The Akha migrated from the Tibetan Plateau several hundred years ago, and live in the mountains of Phongsaly. They follow a cultural code called Akha Zang, the “Akha Way”, which defines traditions and laws, as well as how they farm, hunt, treat illnesses, and relate to each other and outsiders. Women wear black cotton miniskirts, tight-fitting bodices, embroidered jackets, and intricate head-dresses. Villages feature tall swings and gates marking the boundary between the human and natural worlds.
The Haw are considered ethnic Yunnan Chinese, and some 9,000 live in Phongsaly. They are not known for traditional garb, though many have adopted the clothing of their ethnic neighbours. The Haw rarely make handicrafts, but tend to purchase them. They live in the lowlands and valleys in communities of 30 to 70 homes. Their houses are large mud and thatched structures with indoor fireplaces for heating and cooking. Though they farm, the Haw are mostly traders, a way of life dating back hundreds of years.
The Khmu form the one of the largest ethnic groups in Phongsaly, and are considered as the “guardians of the land”, having settled much of northern Laos. They reside in the mountains and live by dry-rice cultivation. The main Khmu festival, known as “Teck Neum “, celebrates the rice harvest season and offers thanks to the land spirits. It is also a time when locals ask for a better life and good yield for the next harvest.
The Lolo is the smallest minority in Laos, having migrated from southern China. Their language is considered a mix of ancient Lolo and Chinese. Lolo are known as farmers and traders, who use horses to transport goods over the mountains. They practice animism with elements of ancestor worship. The Lolo were the dominant power in southern China in the 8th and 9th centuries, when they migrated to Southeast Asia.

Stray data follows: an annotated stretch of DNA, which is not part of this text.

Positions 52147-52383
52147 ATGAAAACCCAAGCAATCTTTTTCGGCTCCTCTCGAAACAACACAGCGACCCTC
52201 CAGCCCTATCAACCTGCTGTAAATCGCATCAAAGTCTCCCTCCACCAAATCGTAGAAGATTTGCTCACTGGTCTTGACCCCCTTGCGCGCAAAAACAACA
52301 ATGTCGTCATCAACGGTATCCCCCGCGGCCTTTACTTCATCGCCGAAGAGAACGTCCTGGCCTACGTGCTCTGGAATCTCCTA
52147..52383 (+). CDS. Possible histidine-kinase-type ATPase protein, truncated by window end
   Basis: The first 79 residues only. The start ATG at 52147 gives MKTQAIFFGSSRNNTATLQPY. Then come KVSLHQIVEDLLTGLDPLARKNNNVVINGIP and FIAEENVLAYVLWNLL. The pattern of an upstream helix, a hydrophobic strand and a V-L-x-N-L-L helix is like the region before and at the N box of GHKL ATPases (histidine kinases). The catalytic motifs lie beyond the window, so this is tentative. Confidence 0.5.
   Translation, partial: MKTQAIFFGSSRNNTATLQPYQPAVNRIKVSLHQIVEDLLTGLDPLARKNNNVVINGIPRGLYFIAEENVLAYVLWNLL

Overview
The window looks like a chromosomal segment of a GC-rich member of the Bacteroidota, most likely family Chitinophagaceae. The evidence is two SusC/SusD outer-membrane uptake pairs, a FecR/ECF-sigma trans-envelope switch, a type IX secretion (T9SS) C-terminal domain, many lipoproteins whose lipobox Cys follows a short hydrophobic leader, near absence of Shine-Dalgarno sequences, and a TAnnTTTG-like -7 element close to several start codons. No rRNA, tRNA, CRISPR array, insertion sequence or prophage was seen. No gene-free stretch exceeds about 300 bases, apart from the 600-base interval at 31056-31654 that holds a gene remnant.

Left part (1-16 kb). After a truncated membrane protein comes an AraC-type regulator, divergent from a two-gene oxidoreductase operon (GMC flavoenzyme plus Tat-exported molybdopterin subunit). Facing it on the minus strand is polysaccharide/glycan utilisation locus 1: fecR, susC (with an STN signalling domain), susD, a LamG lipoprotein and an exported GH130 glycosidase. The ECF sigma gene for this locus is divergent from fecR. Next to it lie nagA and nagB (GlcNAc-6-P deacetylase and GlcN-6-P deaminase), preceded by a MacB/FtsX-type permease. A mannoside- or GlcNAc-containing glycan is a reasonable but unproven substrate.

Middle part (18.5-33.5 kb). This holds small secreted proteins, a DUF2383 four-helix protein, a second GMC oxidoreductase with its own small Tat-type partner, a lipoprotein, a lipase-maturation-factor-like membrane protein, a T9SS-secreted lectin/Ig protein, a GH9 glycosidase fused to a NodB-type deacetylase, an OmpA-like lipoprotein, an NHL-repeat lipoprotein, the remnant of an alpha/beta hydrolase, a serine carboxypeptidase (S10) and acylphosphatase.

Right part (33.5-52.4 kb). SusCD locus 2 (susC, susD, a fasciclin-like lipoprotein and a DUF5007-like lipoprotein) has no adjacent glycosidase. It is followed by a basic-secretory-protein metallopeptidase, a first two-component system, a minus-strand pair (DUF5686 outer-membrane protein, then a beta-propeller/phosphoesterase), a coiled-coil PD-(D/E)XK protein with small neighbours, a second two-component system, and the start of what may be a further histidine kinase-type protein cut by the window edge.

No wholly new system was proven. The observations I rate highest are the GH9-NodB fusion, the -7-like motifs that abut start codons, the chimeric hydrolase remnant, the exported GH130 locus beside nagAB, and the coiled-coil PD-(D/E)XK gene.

The Phou Noi inhabit portions of Phongsaly. Very little is known about them, except that they are similar to other Tibeto-Burman people, who migrated from southern China into northern Laos. As hill people, the Phou Noi are hunters and gather forest products, as well as farm. Phou Noi villages consist of small groups of houses made of wood or bamboo, built on stilts, and clustered against the sides of the hills. They practice an ethnic religion, which is often a blend of animism and ancestor worship.
Ancestors of Phongsaly’s Tai Dam migrated to the province’s valleys from north-western Vietnam in the late 19th century. Unlike Buddhist Tai groups, the Tai Dam worship phi (spirits) and their ancestors. Women wear colourful head-scarves and tight-fitting shirts with silver buttons. They make potent lao khao rice alcohol, and produce fine silk and cotton textiles.
The Yao, also known as the Mien, are highland people, who originated in China. Their houses are made of durable hardwood, and known to be large and sturdy. They grow rice and corn, and gather wild jungle products such as resin and honey. Young men study Chinese characters to express Yao concepts. Yao men wear earrings and embroidered tunics, while women dress in elaborate costumes with bright red collars. The Yao are influenced by their ancestors, as well as their animistic and Tao beliefs.